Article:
Suspected corruption at Sonangol ‘very serious’ – Transparency International

  • Lusa
  • 17 September 2021

Transparency International (TI) Portugal considers "very serious" the existence of evidence of Angolan money laundering involving Banco Comercial Português (BCP).

Transparency International (TI) on Thursday considered “very serious” the existence of evidence of Angolan money laundering involving Banco Comercial Português and demanded “full transparency” about the investigations, following a complaint by three NGOs involving Sonangol.

“Transparency International Portugal considers very serious the indications of continued money laundering practices involving Banco Comercial Português (BPC), demanding full transparency on the results of audits carried out by the Bank of Portugal (BoP) and the strengthening of the powers of banking supervision authorities in the European Union,” reads a statement, released following a complaint filed in Lisbon.

Three Angolan non-governmental organisations (NGOs) have filed a complaint in the Portuguese courts, alleging alleged corruption and money-laundering schemes carried out by former managers of Angolan state oil company Sonangol, including former vice-president Manuel Vicente.

“The complaint now presented against BCP, along with everything we know about Isabel dos Santos’ EuroBIC, denounces a pattern that cannot be ignored: the Portuguese banking system was or still is used to launder illicit capital from Angola,” said the executive director of TI Portugal, Karina Carvalho, cited in the statement.

“The Bank of Portugal does not seem to be able to stop the luxury laundromat installed in our country, nor to effectively enforce national and EU legislation, which is why we can only appeal for all audits carried out on banking institutions and their results to be made public, so that the exact extent of the problem can be understood, as well as the BdP’s actions in preventing these crimes,” she added.

The chairwoman of TI Portugal, Susana Cardoso, said, in turn, that the BdP “seems to have great difficulties in imposing on banks the adoption of enhanced measures of identification and diligence, especially when it comes to business relationships and operations involving high-risk third countries, such as Angola.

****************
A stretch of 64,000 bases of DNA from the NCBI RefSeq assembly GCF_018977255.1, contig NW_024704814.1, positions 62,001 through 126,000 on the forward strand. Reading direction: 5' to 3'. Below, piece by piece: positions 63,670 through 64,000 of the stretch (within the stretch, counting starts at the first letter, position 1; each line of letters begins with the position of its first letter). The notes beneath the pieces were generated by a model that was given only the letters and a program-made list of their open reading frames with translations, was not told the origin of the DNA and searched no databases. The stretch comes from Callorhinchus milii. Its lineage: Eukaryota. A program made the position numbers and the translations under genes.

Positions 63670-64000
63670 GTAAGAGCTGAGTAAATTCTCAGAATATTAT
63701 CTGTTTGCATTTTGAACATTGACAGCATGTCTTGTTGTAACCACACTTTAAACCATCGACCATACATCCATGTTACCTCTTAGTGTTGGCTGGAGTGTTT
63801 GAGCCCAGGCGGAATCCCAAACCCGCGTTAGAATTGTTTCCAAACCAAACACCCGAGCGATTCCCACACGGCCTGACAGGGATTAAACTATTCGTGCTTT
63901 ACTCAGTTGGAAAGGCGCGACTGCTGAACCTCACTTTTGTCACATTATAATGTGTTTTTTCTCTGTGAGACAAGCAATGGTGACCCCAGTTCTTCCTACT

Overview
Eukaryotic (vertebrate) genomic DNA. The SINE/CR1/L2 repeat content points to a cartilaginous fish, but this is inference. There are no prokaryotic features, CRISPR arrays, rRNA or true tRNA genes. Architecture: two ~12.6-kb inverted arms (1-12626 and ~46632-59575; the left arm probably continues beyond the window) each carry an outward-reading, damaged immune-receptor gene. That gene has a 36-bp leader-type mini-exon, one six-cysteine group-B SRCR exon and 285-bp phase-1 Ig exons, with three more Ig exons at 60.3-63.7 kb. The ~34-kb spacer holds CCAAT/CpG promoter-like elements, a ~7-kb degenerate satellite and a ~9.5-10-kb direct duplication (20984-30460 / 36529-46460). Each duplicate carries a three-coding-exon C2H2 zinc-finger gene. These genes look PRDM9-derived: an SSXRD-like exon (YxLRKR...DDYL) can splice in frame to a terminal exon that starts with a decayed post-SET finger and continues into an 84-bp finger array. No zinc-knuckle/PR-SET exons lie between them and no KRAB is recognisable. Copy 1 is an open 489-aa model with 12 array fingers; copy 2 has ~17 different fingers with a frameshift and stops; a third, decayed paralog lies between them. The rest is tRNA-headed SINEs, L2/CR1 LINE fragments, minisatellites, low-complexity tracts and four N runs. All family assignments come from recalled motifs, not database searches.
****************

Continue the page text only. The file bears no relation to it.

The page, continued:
At a press conference in Luanda today, representatives of the Mãos Livres (Free Hands) Association, the Regional Forum for University Development (Fordu) and the Omunga Association, linked to the defence of human rights and the exercise of citizenship, said that a complaint had been filed with the Portuguese Central Criminal Investigation Department (DCIAP).

According to Salvador Freire of Mãos Livres, spokesman for the group, the facts occurred between 2005 and 2012 and the former directors of Sonangol, the Millenium BCP bank (Banco Comercial Português) is also involved.

The representative of the three NGOs said that the complaint was filed on 7 March in Portugal, considering that the European country “served as a laundromat” for the money allegedly embezzled from Angola.

The complaints are against Baptista Muhungo Sumbe, José Pedro Benge, Manuel Domingos Vicente, Fernando Osvaldo dos Santos and other people, including current or former employees of Millenium BCP.

In response to journalists, Salvador Freire said that the bank where the actions took place is based in Portugal, and the organisations have sufficient evidence. However, the funds came from corruption involving Angolan actors.

“Portugal was the launderette, in fact, for several years Portugal has served as a launderette for illicit funds from corruption in Angola, showing that this type of criminality transcends national borders to the detriment of Angolans, so this is an initiative to hold the beneficiaries and facilitators of the corruption scheme accountable,” he said.

The lawyer and activist noted that the lawsuit could have been filed in Angola. Still, the organisations decided to move forward with the case “in a sphere where it was possible to hold the different players accountable.

Although the complaint was filed in Portugal, the announcement made today in Luanda aims for the Angolan Attorney General’s Office to investigate the accusations, Freire said.

Salvador Freire said that the scheme involves business from Sonangol International Inc worth US$35 million (€29.7 million), which is suspected of having been illicitly paid in 2012 by SBM’s subsidiary, SBM Holding Inc. SA. to the second ghost company in Panama, Sonangol International Inc and under very similar circumstances as the Madrill payments.

The Angolan activist said he believed in Angolan justice and explained that the complaint comes nine years after the facts, after an “attenuated process [of investigations]”.

“We had to work very hard on this process and find sufficient elements to support the complaint, so it took us time, and we had to do investigations here and beyond. That’s why it took all this time. We brought enough evidence, both documentary and testimonial evidence,” he stressed.